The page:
Interview with Brett Langdon
In this edition of the Community Interview series, we sit down with Brett Langdon, a long-time contributor within the Datadog ecosystem (notably as the maintainer of the node-dogapi library). To our great pleasure and honor, he recently joined the Datadog family! Read on to learn more about Brett and his approach to coding and open source participation.
Dan: Hello, I’m Dan with the Datadog Community team. I’m here with Brett.
Brett: Hi! I’m Brett Langdon. I’m a software engineer and DevOps consultant, and I like Datadog! I’ve been a long-time user at a number of different companies—since back in the old days before all the cool new features you have today, like APM, Logs, Watchdog, etc. I’ve also been a contributor since the start: I’ve got commits in the Agent, have written a bunch of Checks, and helped write the Celery Integration for APM. I also built and maintain an open source Node package for the Datadog API: node-dogapi.
Dan: Fantastic! That is actually a much deeper range of contributions than I was aware of. Let’s start at the beginning: over the past four or five years, from your perspective, how has the Datadog open source experience evolved?
Brett: What’s there in open source tools that are provided by Datadog is fantastic. For the most part I generally don’t need to write anything custom for Datadog anymore, because over the past four, five, six years—however long—the open source community and Datadog have been contributing in big ways. Back in the beginning, if you used anything non-standard, you pretty much had to write it yourself and Datadog would hope that you would contribute it upstream for everyone else to use. But nowadays, everything is already available!
Brett: Given the age of the projects, I think that it’s actually easier for new contributors to contribute to Datadog because there are so many examples! There is pretty much a type of Check or Integration for almost any type of tool, and that makes everything really easy for people to write new tools, or write new Checks, or new Integrations—whenever they actually need to.
Dan: I’d be interested to know about are your thoughts on what’s under the hood—the API, either web or programmatic, for example. How have you seen that evolving over time?
I’ve been working with Datadog code for a long time…
Brett: It’s been a while since I’ve contributed to the Agent or written a Check or anything like that. APM is probably the most recent thing that I’ve contributed to, and it was in beta so pieces were still moving around when I was contributing.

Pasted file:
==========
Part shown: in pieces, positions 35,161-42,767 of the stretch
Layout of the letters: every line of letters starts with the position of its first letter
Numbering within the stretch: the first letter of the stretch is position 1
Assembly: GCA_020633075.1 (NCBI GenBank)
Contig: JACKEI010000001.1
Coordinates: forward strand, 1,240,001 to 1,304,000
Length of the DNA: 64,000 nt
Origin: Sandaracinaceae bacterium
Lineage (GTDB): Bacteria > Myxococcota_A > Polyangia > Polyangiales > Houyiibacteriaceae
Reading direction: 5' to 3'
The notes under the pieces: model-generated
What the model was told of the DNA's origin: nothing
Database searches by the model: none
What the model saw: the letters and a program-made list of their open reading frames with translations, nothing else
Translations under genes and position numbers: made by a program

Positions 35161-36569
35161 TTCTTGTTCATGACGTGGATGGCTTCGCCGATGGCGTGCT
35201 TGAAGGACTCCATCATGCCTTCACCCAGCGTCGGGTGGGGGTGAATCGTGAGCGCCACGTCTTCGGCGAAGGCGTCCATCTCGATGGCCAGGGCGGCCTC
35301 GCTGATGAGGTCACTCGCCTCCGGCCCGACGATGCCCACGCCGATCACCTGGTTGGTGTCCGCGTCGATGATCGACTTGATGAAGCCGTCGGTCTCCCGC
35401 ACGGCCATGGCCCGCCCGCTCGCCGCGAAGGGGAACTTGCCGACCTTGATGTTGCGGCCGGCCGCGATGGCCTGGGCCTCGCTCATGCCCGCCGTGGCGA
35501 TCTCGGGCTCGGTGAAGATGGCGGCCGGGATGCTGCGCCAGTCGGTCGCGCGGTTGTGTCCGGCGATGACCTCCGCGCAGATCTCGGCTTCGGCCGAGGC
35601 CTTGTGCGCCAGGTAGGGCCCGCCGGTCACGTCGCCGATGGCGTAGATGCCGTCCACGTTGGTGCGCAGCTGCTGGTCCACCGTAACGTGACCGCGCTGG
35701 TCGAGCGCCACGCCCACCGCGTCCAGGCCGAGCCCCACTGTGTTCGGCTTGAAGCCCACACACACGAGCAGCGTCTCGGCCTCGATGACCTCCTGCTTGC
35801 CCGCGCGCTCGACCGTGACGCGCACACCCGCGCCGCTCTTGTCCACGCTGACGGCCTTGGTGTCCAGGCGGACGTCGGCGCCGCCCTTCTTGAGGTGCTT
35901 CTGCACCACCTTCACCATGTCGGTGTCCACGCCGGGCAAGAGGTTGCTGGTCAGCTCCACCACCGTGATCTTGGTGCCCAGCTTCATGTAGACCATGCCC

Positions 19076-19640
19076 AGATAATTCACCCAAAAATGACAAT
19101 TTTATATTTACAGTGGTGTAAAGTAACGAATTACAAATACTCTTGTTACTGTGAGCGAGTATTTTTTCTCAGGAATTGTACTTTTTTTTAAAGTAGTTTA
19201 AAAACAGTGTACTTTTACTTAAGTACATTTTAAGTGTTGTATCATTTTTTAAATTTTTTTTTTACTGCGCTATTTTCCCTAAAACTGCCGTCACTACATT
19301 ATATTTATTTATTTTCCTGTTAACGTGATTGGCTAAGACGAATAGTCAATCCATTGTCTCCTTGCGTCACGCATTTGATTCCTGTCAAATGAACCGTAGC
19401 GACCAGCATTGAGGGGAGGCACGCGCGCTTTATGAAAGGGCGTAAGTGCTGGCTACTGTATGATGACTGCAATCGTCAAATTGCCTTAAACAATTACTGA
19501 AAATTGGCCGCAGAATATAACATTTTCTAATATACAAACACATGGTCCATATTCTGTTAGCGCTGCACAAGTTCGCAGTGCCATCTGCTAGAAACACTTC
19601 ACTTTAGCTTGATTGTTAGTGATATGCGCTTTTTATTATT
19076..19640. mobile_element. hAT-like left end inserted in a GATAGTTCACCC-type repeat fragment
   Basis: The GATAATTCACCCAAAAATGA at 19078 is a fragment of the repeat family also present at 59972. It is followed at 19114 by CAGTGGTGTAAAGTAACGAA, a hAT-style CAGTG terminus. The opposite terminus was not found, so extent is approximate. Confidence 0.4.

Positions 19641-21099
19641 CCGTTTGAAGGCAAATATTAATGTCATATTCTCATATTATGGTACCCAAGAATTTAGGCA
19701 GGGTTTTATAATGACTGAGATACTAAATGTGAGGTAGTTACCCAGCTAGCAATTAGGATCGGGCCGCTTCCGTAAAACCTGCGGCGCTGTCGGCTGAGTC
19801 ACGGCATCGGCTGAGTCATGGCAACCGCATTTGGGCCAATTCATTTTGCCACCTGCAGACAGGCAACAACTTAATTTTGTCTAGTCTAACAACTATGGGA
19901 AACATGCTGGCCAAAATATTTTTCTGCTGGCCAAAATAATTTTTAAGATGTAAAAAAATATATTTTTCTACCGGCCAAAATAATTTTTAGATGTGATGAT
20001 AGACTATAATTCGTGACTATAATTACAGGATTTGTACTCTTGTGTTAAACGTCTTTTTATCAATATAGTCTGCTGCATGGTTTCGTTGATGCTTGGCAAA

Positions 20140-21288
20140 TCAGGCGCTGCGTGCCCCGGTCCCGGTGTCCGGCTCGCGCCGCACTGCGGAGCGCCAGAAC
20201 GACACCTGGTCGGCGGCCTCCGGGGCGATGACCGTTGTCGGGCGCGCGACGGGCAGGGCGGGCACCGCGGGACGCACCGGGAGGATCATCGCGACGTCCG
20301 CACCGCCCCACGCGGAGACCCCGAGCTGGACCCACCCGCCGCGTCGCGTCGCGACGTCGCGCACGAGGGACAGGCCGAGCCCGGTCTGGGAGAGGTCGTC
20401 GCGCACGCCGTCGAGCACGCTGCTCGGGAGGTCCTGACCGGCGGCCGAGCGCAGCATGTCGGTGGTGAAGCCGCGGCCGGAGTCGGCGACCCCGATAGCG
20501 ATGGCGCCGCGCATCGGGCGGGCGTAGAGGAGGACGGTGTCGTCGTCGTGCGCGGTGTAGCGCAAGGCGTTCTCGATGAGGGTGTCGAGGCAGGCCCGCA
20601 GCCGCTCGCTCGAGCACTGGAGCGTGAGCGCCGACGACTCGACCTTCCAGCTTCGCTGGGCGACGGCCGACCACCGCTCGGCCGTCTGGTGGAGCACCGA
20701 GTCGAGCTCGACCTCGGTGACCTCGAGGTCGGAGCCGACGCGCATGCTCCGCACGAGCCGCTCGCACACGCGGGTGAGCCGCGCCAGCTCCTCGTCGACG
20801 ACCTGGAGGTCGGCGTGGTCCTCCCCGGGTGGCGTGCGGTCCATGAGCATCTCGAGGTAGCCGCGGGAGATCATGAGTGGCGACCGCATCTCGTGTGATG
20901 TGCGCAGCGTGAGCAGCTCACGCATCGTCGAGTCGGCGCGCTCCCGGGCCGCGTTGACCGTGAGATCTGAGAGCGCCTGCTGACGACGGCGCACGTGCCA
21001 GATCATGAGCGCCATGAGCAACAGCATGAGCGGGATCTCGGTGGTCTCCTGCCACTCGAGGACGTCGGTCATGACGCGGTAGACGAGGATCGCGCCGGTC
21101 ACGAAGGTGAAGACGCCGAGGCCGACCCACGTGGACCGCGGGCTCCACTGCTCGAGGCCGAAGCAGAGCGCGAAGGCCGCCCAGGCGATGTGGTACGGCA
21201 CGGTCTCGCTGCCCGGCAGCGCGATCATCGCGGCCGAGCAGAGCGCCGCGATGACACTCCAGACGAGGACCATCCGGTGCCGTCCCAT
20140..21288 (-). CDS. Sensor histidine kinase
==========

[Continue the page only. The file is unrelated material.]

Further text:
Dan: To be fair, things are still moving around now, so…
Brett: Yes, and it’s interesting! Datadog is investing time and effort in to re-factoring and re-thinking how someone goes about doing an Integration or writing code, or even what the code API looks like. As a user, you know things are getting better. Datadog listens to the community and listens to the pain points. You can tell they have a bunch of their own engineers working with this stuff every day.
Brett: I think one of the problems that you end up with—and this is for any project that lives longer than six months—as you try and change, and refactor, and adjust some things internally, you’re going to have some issues. For example, this uses the old style, and this uses the new style, and this is some weird hybrid… sometimes it can be hard just reviewing the code itself to know what the right way of doing something even is!
Dan: Haha, tell me about it!
Brett: I’ve been working with Datadog code for a long time, and to be honest, I’ve never really read any of the documentation on the website. I usually just jump right into the code—just get in there and get my hands dirty. As someone who takes that approach, sometimes it can be a little like, “Hm, that’s interesting,” or, “Why are these two files structured completely differently?” But, like I said, I think that just comes with the age of the project too. I know that Datadog has a responsibility to maintain as much backwards compatibility as possible in the best interest of the community.